Review Summary: Between their self-titled album and Dragons, Motek made an unforgettable stop along the way at Port Sunshine.
Motek spares no expense in describing their sound in their MySpace biography: "...sultry recollections of forgotten emotional states. Chaos, coincidence and stubbornness..." Though most often described as post-rock by third parties (in what elusive articles you might find about this Belgian anomaly), there is a far bigger picture being painted in Port Sunshine. Forgive me, but I'm about to trump their own borderline hyperbole. Anomaly is a word I chose very carefully to describe Motek and their music. In science fiction, anomalies range from being disruptions in the space-time continuum to wormholes to distant reaches of the universe. Robert A. Heinlein used the term liberally in the 1950's to describe access points or shortcuts to hyperspace travel. In layman's terms anomaly might evoke a sense of the mysterious, chaotic, undefined, unique, or extraordinary. Something that exists in the realm of the ordinary yet contains qualities that defy practical explanation. So let's take a wormhole ride to Port Sunshine.
The album begins with three equally engaging tracks which are the most palatable to a wider audience. Opener "Resist" does well to set the tone. The rhythm section takes an early lead and remains a crucial element to the overall sound of the album. The track highlight is a superb vocal-led crescendo which serves as a bridge back into the chorus. The bass shines on "Combi Collina," one of the few Motek tracks to have a music video (along with the following track, "Tryer") The first 35 seconds of this track conjure The Moon & Antarctica-era Modest Mouse with perfection, but that comparison is lost in the synth-laden psychedelic post-rock that follows. "Tryer" is one of Motek's most successful tracks and is considered by the band to have been their gateway to "a wider, radio-minded audience." Combining uptempo beats and bass lines with post-rock tendencies, Motek creates a charged, climactic and unforgettable listening experience.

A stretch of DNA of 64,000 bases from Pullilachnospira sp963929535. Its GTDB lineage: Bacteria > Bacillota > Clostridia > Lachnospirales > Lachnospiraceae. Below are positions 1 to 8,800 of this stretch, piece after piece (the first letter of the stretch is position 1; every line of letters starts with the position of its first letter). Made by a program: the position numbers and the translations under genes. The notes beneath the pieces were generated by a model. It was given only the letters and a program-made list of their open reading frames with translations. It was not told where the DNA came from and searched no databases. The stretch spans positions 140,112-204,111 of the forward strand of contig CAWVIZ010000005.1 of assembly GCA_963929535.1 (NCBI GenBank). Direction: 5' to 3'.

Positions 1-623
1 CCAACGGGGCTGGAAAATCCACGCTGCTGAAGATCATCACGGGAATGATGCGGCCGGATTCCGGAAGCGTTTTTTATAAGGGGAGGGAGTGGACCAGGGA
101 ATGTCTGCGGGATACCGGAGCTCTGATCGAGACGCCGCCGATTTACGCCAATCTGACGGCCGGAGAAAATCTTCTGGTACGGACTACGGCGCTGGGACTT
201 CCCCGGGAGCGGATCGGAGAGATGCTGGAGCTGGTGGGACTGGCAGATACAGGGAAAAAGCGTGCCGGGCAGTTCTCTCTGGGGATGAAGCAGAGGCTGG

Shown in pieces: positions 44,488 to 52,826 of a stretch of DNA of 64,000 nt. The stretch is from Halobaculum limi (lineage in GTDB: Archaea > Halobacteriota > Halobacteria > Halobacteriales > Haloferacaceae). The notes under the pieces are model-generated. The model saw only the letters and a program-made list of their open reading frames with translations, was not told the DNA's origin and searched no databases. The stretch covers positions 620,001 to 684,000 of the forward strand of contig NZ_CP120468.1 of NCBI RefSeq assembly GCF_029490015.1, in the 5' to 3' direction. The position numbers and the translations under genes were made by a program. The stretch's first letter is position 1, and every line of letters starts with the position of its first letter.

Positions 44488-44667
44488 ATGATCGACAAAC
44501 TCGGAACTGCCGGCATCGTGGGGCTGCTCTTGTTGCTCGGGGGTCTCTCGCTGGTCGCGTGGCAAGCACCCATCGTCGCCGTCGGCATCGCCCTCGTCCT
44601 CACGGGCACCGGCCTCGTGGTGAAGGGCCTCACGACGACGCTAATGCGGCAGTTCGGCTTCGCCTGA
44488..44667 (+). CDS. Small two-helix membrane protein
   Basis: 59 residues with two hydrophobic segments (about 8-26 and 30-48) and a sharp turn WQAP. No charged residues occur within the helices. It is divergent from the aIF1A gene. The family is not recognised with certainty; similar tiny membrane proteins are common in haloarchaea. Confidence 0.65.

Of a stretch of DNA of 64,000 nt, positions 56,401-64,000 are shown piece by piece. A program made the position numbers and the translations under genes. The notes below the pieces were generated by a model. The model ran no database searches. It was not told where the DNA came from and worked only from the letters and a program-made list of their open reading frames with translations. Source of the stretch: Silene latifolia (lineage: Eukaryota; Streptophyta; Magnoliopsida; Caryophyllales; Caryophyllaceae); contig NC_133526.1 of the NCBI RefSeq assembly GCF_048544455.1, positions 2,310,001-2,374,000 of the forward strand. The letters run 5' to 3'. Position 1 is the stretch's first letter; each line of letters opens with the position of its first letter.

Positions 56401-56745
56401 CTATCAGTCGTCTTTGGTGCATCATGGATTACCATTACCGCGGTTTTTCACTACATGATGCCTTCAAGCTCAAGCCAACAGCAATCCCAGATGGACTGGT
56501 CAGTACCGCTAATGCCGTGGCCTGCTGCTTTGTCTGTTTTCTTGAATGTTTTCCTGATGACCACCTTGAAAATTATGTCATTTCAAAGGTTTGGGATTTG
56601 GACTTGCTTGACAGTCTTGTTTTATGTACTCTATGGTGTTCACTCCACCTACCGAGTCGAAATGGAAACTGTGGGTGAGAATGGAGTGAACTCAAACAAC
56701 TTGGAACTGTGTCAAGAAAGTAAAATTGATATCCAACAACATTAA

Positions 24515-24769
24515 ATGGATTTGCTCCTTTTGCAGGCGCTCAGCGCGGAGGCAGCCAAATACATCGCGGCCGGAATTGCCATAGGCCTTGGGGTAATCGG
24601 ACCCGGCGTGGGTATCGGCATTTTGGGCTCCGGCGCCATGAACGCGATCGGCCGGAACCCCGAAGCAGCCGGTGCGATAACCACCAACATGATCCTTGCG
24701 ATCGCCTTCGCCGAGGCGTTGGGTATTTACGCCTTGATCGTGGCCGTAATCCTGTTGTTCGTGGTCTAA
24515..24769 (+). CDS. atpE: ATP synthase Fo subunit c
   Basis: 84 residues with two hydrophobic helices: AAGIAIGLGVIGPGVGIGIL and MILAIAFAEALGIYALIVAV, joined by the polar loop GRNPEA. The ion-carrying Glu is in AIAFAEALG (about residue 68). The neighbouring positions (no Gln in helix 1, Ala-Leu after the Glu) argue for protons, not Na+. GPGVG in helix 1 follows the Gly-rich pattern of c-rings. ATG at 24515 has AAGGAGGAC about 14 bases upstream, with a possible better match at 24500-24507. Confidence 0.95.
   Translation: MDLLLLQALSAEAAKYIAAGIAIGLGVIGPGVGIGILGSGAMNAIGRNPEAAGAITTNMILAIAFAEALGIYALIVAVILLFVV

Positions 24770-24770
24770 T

The album switches pace slightly through the middle of the album and there is more room for exploration. "Sevves º Confetti Girl" and "Another Seamans Song" are dynamic tracks, ditching the steady rythyms that dominate the previous tracks. The former benefits from the addition of female vocals and a striking finale while the latter, an instrumental track save for wordless vocals near the end, explores a variety of sounds and effects. "Immer Blei" despite being the shortest track on the album at 3 minutes 23 seconds, and despite it being another instrumental, is one of the more compelling pieces on the album and brings qualities of Boris's diverse New Album to mind.
The three longest tracks are stacked at the end of the album. This could easily have been the album's biggest structural downfall if it weren't for the quality of those 20+ minutes combined. Devoid of vocals and focusing on hypnotizing reverb-laden guitars, groovy bass lines, sweeping cymbals, and moments of instrumental convergence creating what I can only describe as "soaring static," "Corvo" is a breathtaking and frankly humbling piece of music. I consider it the climax of the entire album at the risk of overshadowing the finale, "Carnivale" which wraps the album up subtly, with a brief but dazzling climax that fades slowly into the aftermath of a musical supernova.
Gently we are transported back to Earth. We know we've been somewhere, but we can't put our finger on exactly where. Some alternate universe of "forgotten emotions" ... "chaos, coincidence." An anomaly for sure, some peculiar and captivating thing that affects us in tangible yet uncertain ways.